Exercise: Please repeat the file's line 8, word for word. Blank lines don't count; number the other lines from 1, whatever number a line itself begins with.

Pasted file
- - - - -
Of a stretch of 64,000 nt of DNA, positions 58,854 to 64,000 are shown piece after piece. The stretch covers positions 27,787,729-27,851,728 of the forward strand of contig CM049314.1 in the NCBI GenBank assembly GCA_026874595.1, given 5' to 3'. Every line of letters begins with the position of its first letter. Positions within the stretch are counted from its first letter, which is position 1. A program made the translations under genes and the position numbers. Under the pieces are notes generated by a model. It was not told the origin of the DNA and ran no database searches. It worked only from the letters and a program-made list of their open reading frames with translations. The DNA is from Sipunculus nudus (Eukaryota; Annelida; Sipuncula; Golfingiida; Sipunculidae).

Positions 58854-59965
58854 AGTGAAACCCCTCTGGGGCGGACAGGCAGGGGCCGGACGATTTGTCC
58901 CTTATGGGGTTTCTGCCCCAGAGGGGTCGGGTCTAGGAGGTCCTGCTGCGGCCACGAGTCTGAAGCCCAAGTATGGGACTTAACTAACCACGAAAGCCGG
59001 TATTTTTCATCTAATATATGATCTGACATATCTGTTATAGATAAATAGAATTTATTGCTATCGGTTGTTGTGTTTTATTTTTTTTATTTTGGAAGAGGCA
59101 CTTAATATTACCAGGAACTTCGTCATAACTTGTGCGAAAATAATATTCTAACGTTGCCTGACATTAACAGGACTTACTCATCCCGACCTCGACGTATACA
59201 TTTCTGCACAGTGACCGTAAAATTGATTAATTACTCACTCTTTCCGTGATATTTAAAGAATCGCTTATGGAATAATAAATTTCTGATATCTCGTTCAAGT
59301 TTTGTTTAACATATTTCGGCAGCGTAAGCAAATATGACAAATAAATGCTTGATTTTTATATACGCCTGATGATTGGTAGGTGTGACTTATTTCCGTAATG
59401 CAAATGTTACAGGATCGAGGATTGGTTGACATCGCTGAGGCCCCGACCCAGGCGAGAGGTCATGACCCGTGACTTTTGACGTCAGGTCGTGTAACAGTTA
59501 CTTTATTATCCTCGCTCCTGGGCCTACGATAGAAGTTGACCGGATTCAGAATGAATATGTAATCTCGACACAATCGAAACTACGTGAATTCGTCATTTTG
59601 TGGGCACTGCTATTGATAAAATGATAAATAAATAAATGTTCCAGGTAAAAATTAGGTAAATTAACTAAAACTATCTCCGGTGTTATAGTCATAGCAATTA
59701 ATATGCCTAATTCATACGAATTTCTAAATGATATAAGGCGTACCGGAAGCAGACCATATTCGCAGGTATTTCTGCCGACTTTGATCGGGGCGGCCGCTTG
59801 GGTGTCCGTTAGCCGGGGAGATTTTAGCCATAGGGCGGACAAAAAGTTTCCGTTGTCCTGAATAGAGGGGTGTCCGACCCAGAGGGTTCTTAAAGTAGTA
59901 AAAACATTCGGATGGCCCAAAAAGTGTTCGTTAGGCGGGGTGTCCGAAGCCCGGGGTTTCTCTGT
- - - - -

59301 TTTGTTTAACATATTTCGGCAGCGTAAGCAAATATGACAAATAAATGCTTGATTTTTATATACGCCTGATGATTGGTAGGTGTGACTTATTTCCGTAATG